Last year, when my younger daughter graduated from high school, our family wrapped up fifteen years as participants at three different schools. We left with respect for the institutions, appreciation for some wonderful teachers, and with a few close friends among the parents we met. But we never really felt that we were part of a community. A lot had changed in the private school world in the decades since I’d attended one myself. In my childhood, before the word “parent” became a verb, parents were not so present at school. They might have gone to a volleyball game or attended a holiday assembly, but they weren’t there very often. In my first trip through that East Side school world, my parents saw a couple of class plays, came in for report cards, and attended graduation.
By the time my daughters entered school in the mid-1990s, educational institutions wanted parents to offer enthusiastic financial support; they wanted to attract a more diverse student body; they wanted to meet the high expectations of those who viewed the investment in a private school education as insurance for college admissions. School was meant not just for children, but also for whole families.
As my husband and I attended welcoming events at our daughters’ primary school, it seemed that being parents there would bring us into a dynamic community. On closer examination, we saw that the whole was divided into smaller parts. Like the tables in a high school cafeteria, they were well-defined and somewhat exclusive. My husband and I, who were older parents and lived sixty blocks south of the school neighborhood, weren’t especially distinctive in the qualities that seemed to create social alliances. We weren’t excluded; we just didn’t find a niche.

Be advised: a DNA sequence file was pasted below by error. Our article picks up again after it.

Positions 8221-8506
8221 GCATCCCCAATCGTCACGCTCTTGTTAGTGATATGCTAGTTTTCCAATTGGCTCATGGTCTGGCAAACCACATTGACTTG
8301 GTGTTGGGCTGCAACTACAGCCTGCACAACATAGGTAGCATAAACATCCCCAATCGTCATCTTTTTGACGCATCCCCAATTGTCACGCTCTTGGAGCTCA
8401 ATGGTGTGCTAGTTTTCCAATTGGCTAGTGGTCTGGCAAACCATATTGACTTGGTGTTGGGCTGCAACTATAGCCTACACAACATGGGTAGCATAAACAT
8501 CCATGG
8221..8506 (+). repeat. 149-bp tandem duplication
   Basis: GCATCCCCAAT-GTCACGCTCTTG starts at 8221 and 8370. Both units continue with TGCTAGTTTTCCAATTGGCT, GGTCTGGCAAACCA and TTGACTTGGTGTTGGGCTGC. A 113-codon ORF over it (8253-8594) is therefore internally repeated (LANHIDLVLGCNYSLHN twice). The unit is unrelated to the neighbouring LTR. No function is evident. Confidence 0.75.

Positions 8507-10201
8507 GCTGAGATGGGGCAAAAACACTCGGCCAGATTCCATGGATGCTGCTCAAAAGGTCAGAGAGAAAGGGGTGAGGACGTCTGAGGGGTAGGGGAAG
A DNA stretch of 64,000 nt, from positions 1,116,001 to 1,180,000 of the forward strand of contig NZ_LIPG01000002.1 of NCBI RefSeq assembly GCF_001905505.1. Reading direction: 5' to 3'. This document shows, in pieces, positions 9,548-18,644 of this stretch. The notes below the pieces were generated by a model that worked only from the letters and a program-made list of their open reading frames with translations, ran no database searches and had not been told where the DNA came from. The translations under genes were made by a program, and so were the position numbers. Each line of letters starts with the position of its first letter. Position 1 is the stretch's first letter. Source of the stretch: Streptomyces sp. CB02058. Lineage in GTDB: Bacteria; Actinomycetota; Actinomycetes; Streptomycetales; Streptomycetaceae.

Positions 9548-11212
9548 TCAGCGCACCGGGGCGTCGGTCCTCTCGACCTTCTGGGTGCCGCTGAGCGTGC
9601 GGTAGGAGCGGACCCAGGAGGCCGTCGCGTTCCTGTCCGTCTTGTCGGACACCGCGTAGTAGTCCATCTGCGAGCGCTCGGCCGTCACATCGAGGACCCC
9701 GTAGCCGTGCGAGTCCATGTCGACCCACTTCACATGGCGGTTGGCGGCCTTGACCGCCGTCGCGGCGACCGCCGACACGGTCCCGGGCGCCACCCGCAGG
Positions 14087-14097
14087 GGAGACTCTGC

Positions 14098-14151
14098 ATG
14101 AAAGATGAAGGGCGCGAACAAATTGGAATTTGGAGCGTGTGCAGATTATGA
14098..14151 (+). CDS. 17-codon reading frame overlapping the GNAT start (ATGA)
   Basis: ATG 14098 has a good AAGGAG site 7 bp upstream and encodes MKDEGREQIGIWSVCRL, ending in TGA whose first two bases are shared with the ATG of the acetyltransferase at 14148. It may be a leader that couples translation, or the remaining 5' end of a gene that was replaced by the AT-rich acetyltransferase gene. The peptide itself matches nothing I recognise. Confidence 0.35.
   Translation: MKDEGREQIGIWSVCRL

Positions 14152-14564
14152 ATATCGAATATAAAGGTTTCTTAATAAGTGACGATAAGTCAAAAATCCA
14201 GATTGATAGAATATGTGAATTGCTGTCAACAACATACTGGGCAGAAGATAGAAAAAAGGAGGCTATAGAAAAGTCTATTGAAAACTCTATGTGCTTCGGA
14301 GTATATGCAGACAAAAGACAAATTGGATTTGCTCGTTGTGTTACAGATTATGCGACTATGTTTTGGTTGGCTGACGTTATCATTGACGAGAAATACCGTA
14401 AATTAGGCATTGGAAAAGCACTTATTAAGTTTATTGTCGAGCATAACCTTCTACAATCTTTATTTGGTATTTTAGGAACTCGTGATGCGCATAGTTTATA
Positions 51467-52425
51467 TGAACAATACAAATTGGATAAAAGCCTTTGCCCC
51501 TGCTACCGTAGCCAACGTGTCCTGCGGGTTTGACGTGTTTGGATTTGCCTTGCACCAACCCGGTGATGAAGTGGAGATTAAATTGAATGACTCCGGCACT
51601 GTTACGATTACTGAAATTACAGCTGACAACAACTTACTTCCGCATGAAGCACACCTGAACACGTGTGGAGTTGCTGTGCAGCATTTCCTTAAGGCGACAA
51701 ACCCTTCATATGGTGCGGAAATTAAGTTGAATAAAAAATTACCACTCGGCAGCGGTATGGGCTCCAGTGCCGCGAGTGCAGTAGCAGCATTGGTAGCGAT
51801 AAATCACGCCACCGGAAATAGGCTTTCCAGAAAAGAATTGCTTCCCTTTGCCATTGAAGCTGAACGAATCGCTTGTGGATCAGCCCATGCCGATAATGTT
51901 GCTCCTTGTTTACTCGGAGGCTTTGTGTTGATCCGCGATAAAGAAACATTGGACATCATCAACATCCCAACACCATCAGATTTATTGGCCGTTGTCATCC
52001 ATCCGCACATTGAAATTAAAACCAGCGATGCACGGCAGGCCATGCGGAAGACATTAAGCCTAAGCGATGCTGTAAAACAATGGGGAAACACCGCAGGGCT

More important than how we felt in relation to the community was how our children fit in with classmates. And they really didn’t. In the first few years, my daughters each made a couple of good friends, but social life was arduous, in part because of our location far from school. We tried for play dates, but the only day that really worked for the trip downtown was Friday, and most of those invitations were not reciprocated. When a fourth grade teacher called to report that my daughter had been eating lunch alone, I looked outside of the school to find a positive social alternative for her.
My daughter’s true community became the New York City choral group that she joined. My younger daughter also joined, and then moved on to a theater group. Realizing that relationships based on common interests seemed to work best for us, I volunteered to work on a parent committee at school that was researching social and emotional issues. Joining that group, ironically, required some complicated social qualifications. So I found a special interest community outside of school at NYC-Parents in Action, in which parents from many different schools work together to promote parent education and connections.
My family let go of the ideal of community that we thought school would provide. When our children transferred to different upper schools, we entered past the stage when parents were constantly present for pick-up and drop-off and activities. We participated at both schools, attending events and programs, but didn’t expect the kind of involvement we’d anticipated before.
Not by design, we wound up treading lightly through our daughters’ school days. Our initial difficulty fitting in to the school culture made us resourceful about finding alternative communities among the rich offerings in New York. Our “good-bye” to schools was not invested with a lot of emotion and nostalgia but an anticipation of new places and experiences. And college, for both of my daughters, has turned out to be the kind of wonderful community we were seeking.
Aimee Garn is a writer and designer and a publisher of children’s books (www.prettypleasepress.com). She is the chairman of NYC-Parents in Action, Inc., (www.parentsinaction.org), having served as president for the past four years.